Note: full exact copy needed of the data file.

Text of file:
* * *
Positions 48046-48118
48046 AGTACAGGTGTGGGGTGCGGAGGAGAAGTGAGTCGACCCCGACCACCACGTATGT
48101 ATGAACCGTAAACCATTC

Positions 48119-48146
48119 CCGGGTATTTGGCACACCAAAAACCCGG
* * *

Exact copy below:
Positions 48046-48118
48046 AGTACAGGTGTGGGGTGCGGAGGAGAAGTGAGTCGACCCCGACCACCACGTATGT
48101 ATGAACCGTAAACCATTC

Positions 48119-48146
48119 CCGGGTATTTGGCACACCAAAAACCCGG